History - ptuj.info

MAGNIFICENT ROMAN POETOVIO

Roman Antiquity

People first settled at the lively crossroads of merchant roads, where it was safe to cross the Drava River, already at the end of the 3rd millennium BC. The area was settled by the Celts in late Iron Age, but the city really started flourishing with the arrival of Romans. Archaeologists believe that some 30 thousand people lived in the greater area around Poetovio, which was one of the most important Roman army base camps, at the time.

In the middle of the 5th century the territory was plundered by the Huns, and later gradually occupied by the Slavs. At the end of the 8th century Ptuj became part of the Frankish Empire, and at the end of the 9th century the city came under the power of the Salzburg Archbishopric.

THRIVING MARKET TOWN

Middle Ages

The city saw a revival of its trade similar to the Roman era only in the 11th century, when lords of Ptuj took over the rule. “They were not only successful in the battlefield, but also proved themselves as erudite and critical supporters of art. They reinforced the town militarily, built a new castle on the remnants of the old, and long-distance trade was revived.” (Marija Hernja Masten, Staro mesto ob Dravi)

The city’s most prominent buildings were erected already in the first half of the 13th century – the fort on the castle hill, the Dominican monastery, the Minorite monastery, and the Church of St. George. Ptuj officially got its city rights in the middle of the 13th century, including the right to build a city wall, which enclosed all city buildings, both monasteries, and the castle.

FIRES RAVAGE THE CITY AFTER THE TURKS

Early Modern Period

An economic recession started at the end of the 16th century, while the city of Ptuj was at the forefront of defense against Turks due to its strategic position. When the city finally managed to defeat the Turks, it was destroyed by terrible fires and other disasters that gradually wore away the splendor of its most magnificent years. “Nevertheless the Dominican and Minorite friars managed to thoroughly and grandly add baroque features to their monasteries in the 17th and 18th centuries, while Count Walter Leslie and his successors turned the ascetic fort into a luxurious residence.” (Marija Hernja Masten, Staro mesto ob Dravi)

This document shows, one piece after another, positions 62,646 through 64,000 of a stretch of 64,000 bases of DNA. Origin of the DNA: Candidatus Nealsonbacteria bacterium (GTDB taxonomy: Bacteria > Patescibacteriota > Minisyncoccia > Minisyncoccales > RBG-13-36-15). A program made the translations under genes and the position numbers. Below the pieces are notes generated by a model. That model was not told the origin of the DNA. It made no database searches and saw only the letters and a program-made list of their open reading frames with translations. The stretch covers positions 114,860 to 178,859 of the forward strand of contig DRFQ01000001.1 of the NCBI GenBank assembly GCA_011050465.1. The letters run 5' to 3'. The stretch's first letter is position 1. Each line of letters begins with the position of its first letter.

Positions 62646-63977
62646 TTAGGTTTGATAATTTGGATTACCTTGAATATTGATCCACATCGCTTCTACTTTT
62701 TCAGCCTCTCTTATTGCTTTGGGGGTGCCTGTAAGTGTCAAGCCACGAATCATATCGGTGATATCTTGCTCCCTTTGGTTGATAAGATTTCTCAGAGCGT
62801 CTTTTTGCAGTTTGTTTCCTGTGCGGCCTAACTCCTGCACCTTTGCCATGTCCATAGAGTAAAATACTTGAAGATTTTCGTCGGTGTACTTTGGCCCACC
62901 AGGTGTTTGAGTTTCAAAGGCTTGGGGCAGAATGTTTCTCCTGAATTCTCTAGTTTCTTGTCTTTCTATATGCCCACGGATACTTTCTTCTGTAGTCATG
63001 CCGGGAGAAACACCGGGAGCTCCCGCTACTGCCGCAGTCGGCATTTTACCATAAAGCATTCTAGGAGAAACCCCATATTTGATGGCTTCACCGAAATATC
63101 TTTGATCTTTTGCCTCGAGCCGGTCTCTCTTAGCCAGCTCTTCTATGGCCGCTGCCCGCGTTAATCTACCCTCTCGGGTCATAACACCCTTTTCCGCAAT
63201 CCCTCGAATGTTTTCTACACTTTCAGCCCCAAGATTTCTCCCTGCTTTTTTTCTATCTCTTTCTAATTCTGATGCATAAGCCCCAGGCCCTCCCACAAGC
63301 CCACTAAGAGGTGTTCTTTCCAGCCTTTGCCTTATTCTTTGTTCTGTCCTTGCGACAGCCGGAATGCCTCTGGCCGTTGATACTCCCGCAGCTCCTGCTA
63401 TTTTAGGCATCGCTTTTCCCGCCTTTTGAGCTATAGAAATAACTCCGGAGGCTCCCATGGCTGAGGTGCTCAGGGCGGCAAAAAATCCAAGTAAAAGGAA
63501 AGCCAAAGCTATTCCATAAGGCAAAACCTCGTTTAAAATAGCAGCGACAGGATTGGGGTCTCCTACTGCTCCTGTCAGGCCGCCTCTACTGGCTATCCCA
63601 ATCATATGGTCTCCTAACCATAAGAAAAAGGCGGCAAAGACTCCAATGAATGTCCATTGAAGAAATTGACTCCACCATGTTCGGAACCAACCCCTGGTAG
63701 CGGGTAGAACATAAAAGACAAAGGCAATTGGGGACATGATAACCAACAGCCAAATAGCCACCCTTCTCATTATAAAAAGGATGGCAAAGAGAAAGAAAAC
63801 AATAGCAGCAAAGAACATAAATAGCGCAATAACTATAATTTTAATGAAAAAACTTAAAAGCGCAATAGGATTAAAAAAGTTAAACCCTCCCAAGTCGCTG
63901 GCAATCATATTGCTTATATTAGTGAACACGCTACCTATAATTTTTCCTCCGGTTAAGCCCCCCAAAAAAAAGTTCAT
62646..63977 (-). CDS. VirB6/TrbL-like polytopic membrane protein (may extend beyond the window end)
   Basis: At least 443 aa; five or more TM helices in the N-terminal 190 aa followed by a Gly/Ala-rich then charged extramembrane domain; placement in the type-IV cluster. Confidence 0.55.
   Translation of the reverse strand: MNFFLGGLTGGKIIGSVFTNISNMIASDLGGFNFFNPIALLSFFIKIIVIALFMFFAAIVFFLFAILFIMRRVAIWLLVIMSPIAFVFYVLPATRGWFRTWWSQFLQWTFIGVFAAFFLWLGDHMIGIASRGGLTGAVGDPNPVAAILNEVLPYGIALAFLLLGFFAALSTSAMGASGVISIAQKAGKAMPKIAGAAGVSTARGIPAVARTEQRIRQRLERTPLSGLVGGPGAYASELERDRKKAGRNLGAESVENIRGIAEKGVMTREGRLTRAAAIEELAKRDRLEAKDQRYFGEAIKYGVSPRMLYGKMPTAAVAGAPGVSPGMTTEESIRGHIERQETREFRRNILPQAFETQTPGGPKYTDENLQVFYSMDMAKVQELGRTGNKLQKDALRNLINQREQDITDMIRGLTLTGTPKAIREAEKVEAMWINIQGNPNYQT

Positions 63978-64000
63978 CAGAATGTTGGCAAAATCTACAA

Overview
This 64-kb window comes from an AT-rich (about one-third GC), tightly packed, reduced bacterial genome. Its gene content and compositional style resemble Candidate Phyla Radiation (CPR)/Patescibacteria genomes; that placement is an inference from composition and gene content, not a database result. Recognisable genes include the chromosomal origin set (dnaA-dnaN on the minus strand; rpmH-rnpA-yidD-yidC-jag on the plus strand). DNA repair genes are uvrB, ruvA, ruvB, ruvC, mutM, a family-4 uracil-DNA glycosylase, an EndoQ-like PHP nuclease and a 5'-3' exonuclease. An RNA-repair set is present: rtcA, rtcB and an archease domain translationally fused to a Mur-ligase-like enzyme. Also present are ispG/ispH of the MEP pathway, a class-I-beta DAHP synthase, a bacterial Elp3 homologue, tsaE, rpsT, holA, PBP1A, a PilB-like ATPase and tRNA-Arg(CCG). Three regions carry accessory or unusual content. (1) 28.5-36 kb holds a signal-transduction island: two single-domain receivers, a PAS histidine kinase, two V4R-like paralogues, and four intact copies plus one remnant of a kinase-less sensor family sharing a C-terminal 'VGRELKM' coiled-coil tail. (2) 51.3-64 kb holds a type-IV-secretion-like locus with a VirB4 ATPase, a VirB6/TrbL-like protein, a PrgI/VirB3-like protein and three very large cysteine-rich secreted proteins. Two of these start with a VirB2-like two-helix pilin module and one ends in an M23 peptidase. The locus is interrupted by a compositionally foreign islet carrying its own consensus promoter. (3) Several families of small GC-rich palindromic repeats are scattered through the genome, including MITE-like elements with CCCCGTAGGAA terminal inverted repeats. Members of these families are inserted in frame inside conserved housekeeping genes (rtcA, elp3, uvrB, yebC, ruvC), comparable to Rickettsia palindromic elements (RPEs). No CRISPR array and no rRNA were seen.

DELICIOUS WINE AND BATHS IN DRAVA ATTRACT THE FIRST TOURISTS

19th century

The first initiatives to develop tourism in the city appeared back in the second half of the 19th century. “Citizens of Ptuj invited travelers to come and see the remnants of the city’s glorious past, they praised its mild climate and good wines, and recommended bathing the rapid and clean Drava.” (Marija Hernja Masten, Staro mesto ob Dravi)

ELEGANT SOCIAL HUB

20th century

From the beginning of the 20th century until World War II, the city was famous for the bubbling social life that took place in its bars and cafés. The excellent choice of coffee, wine, and spirits attracted wealthy and more demanding guests to the city’s hotels and cafés. Hotel Osterberger, now Hotel Mitra, was the most prestigious hotel in Ptuj. Cafés and hotels also hosted concerts and balls, which were an important symbol of the city’s soul and air of refinement.

A LIVELY CENTER OF CULTURE AND LIVING TRADITION

Ptuj today

Today Ptuj is much more than just a city with a rich history and glorious past. It is a lively European center of culture, a city of festivals with a remarkable ethnographic tradition that is deeply rooted in its residents’ lives.